Running Elk





Up from the valley below came the throb of war drums, the faint rattle

of shots, and the distant cries of painted horsemen charging. From

my vantage-point on the ridge I had an unobstructed view of the

encampment, a great circle of tepees and tents three miles in

circumference, cradled in a sag of the timberless hills. The sounds

came softly through the still Dakota air, and my eye took in every

sharp-drawn detail of the scene--ponies grazing along the creek

bottom, children playing beneath the blue smoke of camp-fires, the

dense crowd ringed about a medicine pole in their center, intent on a

war-dance.



Five thousand Sioux were here in all their martial splendor. They were

painted and decked and trapped for war, living again their days of

plenty, telling anew their tales of might, and repeating on a mimic

scale their greatest battles. Five days the feasting had continued;

five mornings had I been awakened at dawn to see a thousand ochered,

feathered horsemen come thundering down upon the camp, their horses

running flat, their rifles popping, while the valley rocked to their

battle-cries and to the answering clamor of the army which rode forth

to meet them. Five sultry days had I spent wandering unnoticed,

ungreeted, and disdained, an alien in a hostile land, tolerated but

unwelcome. Five evenings had I witnessed the tents begin to glow and

the campfires kindle until the valley became hooped about as if by a

million giant fireflies. Five nights had I strayed, like a lost soul,

through an unreal wilderness, harkening to the drone of stories told

in an unfamiliar tongue, to the minor-keyed dirges of an unknown race,

to the thumping of countless moccasined feet in the measures of queer

dances. The odors of a savage people had begun to pall on me, and the

sound of a strange language to annoy; I longed for another white man,

for a word in my own tongue.



It was the annual "Give-away" celebration, when all the tribe

assembles to make presents, to race, to tell stories, and to recount

the legends of their prowess. They had come from all quarters of the

reservation, bringing their trunks, their children, and their dogs. Of

the last named more had come, by far, than would go back, for this was

a week of feasting, and every day the air was heavy with the smell

of singeing hair, and the curs that had been spared gnawed at an

ever-increasing pile of bones.



I had seen old hags strangle dogs by pulling on opposite ends of a

slip-noose, or choke them by laying a tent-pole on their throats and

standing on the ends; I had seen others knock them down with billets

of wood, drag them kicking to the fires, and then knock them down

again when they crawled out of the flames. All in all, I had acquired

much information regarding the carnival appetites of the noble red

man, learning that he is poetic only in the abstract.



It was drawing on toward sunset, so I slipped into my camera strap and

descended the slope. I paused, however, while still some distance

away from my tent, for next to it another had been erected during my

absence. It was a tiny affair with a rug in front of it, and upon the

rug stood a steamer-chair.



"Hello, inside!" I shouted, then ran forward, straddling papooses and

shouldering squaws out of my way.



"Hello!" came an answer, and out through the flap was thrust the head

of my friend, the Government doctor.



"Gee! I'm glad to see you!" I said as I shook his hand. "I'm as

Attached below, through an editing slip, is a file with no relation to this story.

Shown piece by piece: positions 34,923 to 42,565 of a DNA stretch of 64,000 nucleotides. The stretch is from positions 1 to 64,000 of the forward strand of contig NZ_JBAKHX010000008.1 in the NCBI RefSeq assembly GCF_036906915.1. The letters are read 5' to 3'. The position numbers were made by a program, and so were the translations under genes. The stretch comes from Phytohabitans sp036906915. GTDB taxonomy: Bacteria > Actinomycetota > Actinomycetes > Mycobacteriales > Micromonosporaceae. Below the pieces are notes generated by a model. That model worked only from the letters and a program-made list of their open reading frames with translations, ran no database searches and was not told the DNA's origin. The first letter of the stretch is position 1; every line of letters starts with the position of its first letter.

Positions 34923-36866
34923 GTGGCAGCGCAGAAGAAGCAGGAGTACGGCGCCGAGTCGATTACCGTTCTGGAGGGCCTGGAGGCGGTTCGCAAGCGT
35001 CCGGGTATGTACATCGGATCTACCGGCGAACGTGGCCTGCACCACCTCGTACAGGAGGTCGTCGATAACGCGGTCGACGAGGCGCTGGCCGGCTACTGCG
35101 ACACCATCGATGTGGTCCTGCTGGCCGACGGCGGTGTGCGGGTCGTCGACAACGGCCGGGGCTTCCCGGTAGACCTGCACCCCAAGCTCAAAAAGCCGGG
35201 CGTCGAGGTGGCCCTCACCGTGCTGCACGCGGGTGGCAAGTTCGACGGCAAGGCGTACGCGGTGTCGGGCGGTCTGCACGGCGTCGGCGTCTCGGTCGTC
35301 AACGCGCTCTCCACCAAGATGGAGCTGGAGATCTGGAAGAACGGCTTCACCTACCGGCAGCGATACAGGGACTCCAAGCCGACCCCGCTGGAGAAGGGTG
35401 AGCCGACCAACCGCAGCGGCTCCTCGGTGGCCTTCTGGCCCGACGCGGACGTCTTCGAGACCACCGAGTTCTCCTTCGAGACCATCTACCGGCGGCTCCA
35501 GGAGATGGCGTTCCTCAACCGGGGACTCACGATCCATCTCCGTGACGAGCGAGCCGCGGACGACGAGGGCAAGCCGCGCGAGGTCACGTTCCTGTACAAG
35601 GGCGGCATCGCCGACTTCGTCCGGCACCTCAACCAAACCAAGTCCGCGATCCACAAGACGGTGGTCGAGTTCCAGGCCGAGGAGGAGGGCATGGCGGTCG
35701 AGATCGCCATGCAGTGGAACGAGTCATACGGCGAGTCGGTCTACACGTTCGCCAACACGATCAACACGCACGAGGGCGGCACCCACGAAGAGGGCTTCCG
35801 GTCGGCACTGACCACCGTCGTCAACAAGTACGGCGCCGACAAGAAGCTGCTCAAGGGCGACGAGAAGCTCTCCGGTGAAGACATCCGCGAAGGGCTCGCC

lonesome as a deaf mute at a song recital."



"I figured you would be," said the doctor, "so I came out to see the

finish of the feast and to visit with you. I brought some bread from

the Agency."



"Hoorah! White bread and white conversation! I'm hungry for both."



"What's the matter? Won't the Indians talk to you?"



"I guess they would if they could, but they can't. I haven't found one

among the whole five thousand who can understand a word I say. Your

Government schools have gone back in the betting with me, Doc. You

must keep your graduates under lock and key."



"They can all speak English if they want to--that is, the younger

ones. Some few of the old people are too proud to try, but the others

can talk as well as we can, until they forget."



"Do you mean to say these people have been fooling me? I don't believe

it," said I. "There's one that can't talk English, and I'll make a bet

on it." I indicated a passing brave with an eagle-feather head-dress

which reached far down his naked legs. He was a magnificent animal;

he was young and lithe, and as tall and straight as a sapling. "I've

tried him twice, and he simply doesn't understand."



My friend called to the warrior: "Hey, Tom! Come here a minute."

The Indian came, and the doctor continued, "When do you hold the

horse-races, Thomas?"



"To-morrow, at four o'clock, unless it rains," said the fellow.

He spoke in an odd, halting dialect, but his words were perfectly

understandable.



"Are you going to ride?"



"No; my race-horse is sick."



As the ocher-daubed figure vanished into the dusk the old man turned

to me, saying, "College man."



"What?"



"Yes. B.A. He's a graduate."



"Impossible!" I declared. "Why, he talks like a foreigner, or as if he

were just learning our language."



"Exactly. In another three years he'll be an Indian again, through and

through. Oh, the reservation is full of fellows like Tom." The

doctor heaved a sigh of genuine discouragement. "It's a melancholy

acknowledgment to make, but our work seems to count for almost

nothing. It's their blood."



"Perhaps they forget the higher education," said I; "but how about the

Agency school, where you teach them to farm and to sew and to cook, as

well as to read and to write? Surely they don't forget that?"



"I've heard a graduating class read theses, sing cantatas, and deliver

sounding orations; then I've seen those same young fellows, three

months later, squatting in tepees and eating with their fingers. It's

a common thing for our 'sweet girl graduates' to lay off their white